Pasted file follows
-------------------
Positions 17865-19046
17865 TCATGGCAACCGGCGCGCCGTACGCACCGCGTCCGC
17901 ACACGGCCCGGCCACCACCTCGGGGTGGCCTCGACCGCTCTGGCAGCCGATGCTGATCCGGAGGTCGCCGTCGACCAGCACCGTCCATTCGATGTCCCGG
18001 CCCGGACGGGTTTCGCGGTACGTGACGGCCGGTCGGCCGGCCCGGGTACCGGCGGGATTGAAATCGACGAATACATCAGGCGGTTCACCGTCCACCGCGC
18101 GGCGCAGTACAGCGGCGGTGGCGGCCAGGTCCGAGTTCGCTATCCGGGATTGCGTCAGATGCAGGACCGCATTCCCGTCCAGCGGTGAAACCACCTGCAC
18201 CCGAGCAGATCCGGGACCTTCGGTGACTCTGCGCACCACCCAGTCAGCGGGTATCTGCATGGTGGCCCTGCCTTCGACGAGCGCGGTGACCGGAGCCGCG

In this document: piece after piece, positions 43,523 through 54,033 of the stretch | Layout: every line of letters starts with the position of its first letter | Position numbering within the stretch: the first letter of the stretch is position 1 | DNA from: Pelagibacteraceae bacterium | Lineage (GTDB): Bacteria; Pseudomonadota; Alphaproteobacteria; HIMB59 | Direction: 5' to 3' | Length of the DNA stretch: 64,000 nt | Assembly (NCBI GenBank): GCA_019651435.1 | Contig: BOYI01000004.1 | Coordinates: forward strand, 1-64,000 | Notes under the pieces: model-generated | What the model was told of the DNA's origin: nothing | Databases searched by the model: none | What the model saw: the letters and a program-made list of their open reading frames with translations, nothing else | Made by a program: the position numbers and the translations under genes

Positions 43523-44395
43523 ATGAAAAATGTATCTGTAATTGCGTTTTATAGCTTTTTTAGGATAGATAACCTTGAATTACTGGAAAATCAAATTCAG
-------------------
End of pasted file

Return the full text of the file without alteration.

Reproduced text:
Positions 17865-19046
17865 TCATGGCAACCGGCGCGCCGTACGCACCGCGTCCGC
17901 ACACGGCCCGGCCACCACCTCGGGGTGGCCTCGACCGCTCTGGCAGCCGATGCTGATCCGGAGGTCGCCGTCGACCAGCACCGTCCATTCGATGTCCCGG
18001 CCCGGACGGGTTTCGCGGTACGTGACGGCCGGTCGGCCGGCCCGGGTACCGGCGGGATTGAAATCGACGAATACATCAGGCGGTTCACCGTCCACCGCGC
18101 GGCGCAGTACAGCGGCGGTGGCGGCCAGGTCCGAGTTCGCTATCCGGGATTGCGTCAGATGCAGGACCGCATTCCCGTCCAGCGGTGAAACCACCTGCAC
18201 CCGAGCAGATCCGGGACCTTCGGTGACTCTGCGCACCACCCAGTCAGCGGGTATCTGCATGGTGGCCCTGCCTTCGACGAGCGCGGTGACCGGAGCCGCG

In this document: piece after piece, positions 43,523 through 54,033 of the stretch | Layout: every line of letters starts with the position of its first letter | Position numbering within the stretch: the first letter of the stretch is position 1 | DNA from: Pelagibacteraceae bacterium | Lineage (GTDB): Bacteria; Pseudomonadota; Alphaproteobacteria; HIMB59 | Direction: 5' to 3' | Length of the DNA stretch: 64,000 nt | Assembly (NCBI GenBank): GCA_019651435.1 | Contig: BOYI01000004.1 | Coordinates: forward strand, 1-64,000 | Notes under the pieces: model-generated | What the model was told of the DNA's origin: nothing | Databases searched by the model: none | What the model saw: the letters and a program-made list of their open reading frames with translations, nothing else | Made by a program: the position numbers and the translations under genes

Positions 43523-44395
43523 ATGAAAAATGTATCTGTAATTGCGTTTTATAGCTTTTTTAGGATAGATAACCTTGAATTACTGGAAAATCAAATTCAG